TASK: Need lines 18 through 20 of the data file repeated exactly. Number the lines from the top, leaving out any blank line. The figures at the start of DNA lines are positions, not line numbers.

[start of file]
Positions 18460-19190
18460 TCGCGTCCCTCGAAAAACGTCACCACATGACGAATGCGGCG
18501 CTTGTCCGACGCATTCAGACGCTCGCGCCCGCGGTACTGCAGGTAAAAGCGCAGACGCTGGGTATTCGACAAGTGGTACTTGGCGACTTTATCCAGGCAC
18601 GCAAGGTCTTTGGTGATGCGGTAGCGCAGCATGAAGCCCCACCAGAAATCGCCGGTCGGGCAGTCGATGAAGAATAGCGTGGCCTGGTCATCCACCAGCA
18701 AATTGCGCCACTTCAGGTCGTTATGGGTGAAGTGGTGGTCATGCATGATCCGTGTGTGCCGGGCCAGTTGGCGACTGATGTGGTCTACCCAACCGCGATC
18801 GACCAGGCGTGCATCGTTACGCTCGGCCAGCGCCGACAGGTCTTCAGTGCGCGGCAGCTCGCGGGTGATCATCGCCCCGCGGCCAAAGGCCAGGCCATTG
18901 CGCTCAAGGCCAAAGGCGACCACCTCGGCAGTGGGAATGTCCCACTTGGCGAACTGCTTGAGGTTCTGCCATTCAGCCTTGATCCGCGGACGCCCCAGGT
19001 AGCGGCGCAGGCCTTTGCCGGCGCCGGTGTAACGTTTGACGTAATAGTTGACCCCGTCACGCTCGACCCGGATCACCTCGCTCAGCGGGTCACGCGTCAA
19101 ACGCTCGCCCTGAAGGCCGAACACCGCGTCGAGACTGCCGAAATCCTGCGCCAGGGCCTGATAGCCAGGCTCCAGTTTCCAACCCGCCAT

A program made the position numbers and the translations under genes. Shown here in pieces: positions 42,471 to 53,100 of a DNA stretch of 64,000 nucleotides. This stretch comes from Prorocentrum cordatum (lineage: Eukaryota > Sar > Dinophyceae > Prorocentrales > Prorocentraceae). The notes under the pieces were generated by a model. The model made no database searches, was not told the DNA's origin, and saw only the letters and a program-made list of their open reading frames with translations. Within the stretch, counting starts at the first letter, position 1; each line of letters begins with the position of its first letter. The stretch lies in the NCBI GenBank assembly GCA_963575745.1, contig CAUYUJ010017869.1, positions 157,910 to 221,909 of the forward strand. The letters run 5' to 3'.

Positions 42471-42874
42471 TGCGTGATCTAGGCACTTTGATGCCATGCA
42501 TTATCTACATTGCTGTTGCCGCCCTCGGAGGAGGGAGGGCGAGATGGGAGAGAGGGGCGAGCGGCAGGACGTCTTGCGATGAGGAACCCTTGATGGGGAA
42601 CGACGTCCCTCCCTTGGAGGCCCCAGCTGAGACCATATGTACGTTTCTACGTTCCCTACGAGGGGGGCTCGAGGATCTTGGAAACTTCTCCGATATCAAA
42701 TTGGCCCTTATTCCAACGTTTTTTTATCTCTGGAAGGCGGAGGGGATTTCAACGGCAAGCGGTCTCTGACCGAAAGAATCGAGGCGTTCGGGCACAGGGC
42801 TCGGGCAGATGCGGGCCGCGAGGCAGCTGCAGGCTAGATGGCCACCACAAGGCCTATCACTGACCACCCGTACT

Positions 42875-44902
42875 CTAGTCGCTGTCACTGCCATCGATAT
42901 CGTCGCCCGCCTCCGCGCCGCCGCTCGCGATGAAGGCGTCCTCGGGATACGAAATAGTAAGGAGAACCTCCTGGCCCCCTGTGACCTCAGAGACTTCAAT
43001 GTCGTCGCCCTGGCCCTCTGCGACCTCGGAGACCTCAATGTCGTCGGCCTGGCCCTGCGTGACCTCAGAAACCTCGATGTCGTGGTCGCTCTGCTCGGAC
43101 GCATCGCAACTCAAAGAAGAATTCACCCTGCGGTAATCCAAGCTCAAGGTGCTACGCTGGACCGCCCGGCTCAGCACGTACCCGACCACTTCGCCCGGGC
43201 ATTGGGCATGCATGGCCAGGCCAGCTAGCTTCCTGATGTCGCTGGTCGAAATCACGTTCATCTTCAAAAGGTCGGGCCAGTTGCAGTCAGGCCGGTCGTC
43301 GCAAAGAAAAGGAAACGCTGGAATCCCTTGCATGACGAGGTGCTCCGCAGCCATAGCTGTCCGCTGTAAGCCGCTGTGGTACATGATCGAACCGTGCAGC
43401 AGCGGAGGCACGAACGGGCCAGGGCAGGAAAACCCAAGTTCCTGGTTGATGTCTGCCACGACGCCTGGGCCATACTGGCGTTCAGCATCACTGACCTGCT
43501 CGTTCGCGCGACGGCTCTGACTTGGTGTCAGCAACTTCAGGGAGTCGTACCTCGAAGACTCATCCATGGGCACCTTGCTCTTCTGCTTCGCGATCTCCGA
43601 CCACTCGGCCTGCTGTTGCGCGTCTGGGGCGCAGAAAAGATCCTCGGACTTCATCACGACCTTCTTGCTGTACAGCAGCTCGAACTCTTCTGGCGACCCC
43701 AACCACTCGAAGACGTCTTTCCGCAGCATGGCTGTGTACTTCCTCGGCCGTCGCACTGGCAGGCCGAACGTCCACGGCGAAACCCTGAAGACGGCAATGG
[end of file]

42875 CTAGTCGCTGTCACTGCCATCGATAT
42901 CGTCGCCCGCCTCCGCGCCGCCGCTCGCGATGAAGGCGTCCTCGGGATACGAAATAGTAAGGAGAACCTCCTGGCCCCCTGTGACCTCAGAGACTTCAAT
43001 GTCGTCGCCCTGGCCCTCTGCGACCTCGGAGACCTCAATGTCGTCGGCCTGGCCCTGCGTGACCTCAGAAACCTCGATGTCGTGGTCGCTCTGCTCGGAC